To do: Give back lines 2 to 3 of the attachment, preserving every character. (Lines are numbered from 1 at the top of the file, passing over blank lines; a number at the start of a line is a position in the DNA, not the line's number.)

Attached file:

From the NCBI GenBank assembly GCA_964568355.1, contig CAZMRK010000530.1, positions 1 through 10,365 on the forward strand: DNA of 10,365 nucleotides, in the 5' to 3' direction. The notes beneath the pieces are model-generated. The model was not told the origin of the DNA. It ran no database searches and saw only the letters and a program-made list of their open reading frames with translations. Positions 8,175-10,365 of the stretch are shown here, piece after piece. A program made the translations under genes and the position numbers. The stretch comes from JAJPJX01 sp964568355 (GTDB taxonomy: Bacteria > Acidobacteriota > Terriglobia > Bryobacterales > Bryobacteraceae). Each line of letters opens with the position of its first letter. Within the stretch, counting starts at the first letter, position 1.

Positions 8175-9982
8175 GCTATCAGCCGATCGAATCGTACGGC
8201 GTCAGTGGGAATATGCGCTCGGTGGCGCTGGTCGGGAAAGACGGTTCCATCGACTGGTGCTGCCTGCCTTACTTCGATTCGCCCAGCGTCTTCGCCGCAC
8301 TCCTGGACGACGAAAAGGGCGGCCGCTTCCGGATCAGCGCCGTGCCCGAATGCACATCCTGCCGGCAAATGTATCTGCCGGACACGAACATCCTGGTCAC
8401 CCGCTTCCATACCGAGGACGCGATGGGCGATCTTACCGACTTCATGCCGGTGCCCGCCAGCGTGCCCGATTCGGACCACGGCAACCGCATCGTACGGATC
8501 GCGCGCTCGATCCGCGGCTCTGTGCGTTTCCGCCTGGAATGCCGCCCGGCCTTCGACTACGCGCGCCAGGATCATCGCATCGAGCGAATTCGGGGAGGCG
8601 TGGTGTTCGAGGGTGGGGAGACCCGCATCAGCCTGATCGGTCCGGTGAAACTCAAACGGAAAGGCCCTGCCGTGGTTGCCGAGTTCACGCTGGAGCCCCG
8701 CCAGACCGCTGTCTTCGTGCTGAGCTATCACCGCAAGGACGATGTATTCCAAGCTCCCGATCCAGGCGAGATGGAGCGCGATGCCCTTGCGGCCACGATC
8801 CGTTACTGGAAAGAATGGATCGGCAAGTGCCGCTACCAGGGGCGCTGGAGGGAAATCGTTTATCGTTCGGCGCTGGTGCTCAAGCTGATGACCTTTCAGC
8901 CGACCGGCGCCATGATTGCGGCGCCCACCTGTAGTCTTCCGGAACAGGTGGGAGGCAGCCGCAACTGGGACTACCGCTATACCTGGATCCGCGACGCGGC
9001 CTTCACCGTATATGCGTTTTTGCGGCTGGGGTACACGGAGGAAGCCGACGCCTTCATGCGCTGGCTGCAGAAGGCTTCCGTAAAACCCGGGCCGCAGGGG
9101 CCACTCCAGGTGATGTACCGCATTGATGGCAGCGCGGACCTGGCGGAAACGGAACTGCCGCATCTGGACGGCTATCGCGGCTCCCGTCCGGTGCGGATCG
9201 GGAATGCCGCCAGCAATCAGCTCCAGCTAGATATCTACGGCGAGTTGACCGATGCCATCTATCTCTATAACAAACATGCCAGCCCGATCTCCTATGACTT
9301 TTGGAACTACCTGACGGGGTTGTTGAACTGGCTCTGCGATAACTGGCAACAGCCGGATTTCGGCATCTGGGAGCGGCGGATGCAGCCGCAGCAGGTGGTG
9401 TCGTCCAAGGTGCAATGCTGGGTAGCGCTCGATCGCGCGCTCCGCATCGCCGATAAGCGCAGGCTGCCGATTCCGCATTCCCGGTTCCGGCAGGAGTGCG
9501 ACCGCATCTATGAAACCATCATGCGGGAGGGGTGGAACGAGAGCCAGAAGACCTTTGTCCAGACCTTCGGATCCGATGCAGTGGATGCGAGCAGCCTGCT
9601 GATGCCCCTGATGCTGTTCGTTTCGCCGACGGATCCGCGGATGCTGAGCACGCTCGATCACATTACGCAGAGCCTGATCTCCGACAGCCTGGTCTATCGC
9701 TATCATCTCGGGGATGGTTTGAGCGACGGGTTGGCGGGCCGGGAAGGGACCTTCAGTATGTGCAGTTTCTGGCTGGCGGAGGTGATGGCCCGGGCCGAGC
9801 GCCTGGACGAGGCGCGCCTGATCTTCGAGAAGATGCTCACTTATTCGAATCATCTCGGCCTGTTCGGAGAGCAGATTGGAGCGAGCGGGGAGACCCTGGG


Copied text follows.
Positions 8175-9982
8175 GCTATCAGCCGATCGAATCGTACGGC